The treaty society and its supporters favour an “alternative governance model” that would, among other things, remove the Gitxsan from the Indian Act and make them “ordinary, tax-paying Canadians,” albeit with rights to their territory and resources. Opponents reject that approach, fearing the loss of Indian status and reserve lands would put them in a worse social and economic state than they are in now.

Hereditary chief Yvonne Lattie, one of the plaintiffs in the lawsuit against the GTS, said the eviction notice only fanned the flames of the long-burning dispute.

Hereditary chief Yvonne Lattie in March 2013 in Old Hazelton, B.C. (John Lehmann/The Globe and Mail)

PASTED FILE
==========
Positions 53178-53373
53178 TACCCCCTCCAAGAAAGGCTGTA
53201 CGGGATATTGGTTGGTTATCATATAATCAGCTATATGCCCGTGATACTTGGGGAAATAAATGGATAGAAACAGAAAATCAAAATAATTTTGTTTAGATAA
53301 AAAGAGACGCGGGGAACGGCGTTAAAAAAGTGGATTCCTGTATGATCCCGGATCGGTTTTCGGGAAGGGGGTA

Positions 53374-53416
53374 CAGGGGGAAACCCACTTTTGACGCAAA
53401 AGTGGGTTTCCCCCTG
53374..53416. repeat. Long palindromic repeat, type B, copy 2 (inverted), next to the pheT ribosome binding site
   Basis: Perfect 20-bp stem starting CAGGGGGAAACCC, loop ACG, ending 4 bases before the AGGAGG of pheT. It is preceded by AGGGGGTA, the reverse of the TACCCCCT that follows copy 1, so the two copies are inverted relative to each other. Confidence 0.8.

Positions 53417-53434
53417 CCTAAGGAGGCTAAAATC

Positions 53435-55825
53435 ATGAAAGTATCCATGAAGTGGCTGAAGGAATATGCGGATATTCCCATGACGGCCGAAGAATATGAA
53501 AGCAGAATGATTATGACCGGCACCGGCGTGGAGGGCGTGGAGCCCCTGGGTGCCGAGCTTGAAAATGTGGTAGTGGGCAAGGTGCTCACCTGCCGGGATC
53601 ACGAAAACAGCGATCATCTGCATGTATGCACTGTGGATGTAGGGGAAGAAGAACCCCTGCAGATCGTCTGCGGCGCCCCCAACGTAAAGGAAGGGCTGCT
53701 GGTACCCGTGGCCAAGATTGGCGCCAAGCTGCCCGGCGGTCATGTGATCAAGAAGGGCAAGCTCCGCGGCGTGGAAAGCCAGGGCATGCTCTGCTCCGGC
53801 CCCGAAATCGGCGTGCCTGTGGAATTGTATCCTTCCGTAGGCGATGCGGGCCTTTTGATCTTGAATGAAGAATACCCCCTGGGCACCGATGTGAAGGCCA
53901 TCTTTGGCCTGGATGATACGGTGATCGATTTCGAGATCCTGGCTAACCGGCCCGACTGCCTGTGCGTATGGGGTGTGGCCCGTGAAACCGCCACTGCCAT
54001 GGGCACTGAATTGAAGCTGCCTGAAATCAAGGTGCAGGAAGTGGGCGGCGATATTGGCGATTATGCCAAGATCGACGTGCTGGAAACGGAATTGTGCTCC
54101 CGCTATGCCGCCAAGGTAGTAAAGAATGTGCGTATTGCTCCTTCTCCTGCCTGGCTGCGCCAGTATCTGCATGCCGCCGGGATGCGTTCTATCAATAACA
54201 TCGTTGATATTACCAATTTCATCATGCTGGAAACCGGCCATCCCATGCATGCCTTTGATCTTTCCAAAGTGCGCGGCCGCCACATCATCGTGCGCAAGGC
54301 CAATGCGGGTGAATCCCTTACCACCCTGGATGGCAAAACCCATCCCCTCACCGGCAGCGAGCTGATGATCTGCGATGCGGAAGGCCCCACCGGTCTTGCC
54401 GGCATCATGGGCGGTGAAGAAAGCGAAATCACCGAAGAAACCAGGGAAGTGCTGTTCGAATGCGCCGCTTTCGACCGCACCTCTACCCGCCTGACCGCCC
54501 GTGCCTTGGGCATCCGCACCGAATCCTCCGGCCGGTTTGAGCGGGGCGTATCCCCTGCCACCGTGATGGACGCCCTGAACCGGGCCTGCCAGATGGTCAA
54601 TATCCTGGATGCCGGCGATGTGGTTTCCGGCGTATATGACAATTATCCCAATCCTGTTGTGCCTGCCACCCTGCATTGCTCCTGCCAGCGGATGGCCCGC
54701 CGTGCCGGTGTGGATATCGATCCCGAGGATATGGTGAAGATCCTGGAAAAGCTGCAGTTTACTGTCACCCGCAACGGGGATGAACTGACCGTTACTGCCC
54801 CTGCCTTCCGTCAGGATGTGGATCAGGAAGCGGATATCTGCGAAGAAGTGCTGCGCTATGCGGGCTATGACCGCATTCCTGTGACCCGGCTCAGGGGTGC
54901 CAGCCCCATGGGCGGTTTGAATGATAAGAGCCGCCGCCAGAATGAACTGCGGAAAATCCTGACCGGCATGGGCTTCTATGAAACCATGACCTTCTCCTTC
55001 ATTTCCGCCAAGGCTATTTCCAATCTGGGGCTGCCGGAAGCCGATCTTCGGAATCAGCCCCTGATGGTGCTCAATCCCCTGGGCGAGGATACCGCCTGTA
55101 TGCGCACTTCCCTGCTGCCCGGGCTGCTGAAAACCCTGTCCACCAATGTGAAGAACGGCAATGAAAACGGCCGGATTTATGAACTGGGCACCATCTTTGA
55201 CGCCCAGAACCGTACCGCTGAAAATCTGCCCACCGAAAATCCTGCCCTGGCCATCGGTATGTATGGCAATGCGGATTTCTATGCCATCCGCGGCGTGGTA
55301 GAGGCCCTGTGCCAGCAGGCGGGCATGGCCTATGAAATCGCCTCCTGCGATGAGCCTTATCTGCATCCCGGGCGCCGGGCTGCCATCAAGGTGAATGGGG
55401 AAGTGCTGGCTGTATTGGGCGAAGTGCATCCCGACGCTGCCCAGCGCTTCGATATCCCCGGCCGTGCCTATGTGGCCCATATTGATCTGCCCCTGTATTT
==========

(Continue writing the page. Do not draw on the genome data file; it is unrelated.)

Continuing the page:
“That eviction notice came from the treaty office; it did not come from the chiefs,” she said. “I’m a hereditary chief and our house already has agreements in place with guide outfitters and sports fishermen on our territory.”

Many of the sports fishermen are local residents, Ms. Lattie said, and to harm their livelihoods would have a ripple effect on the local economy.

The lawsuit – known as the Spookw, after another plaintiff – aimed to challenge the legitimacy of the Gitxsan Treaty Society and ultimately force its dismantling. But the plaintiffs lost, with the judge concluding those opposed to the treaty process have the ability to raise their concerns within the treaty society.

It was a flabbergasting judgment to those who want nothing to do with the society, like Mr. Stephens.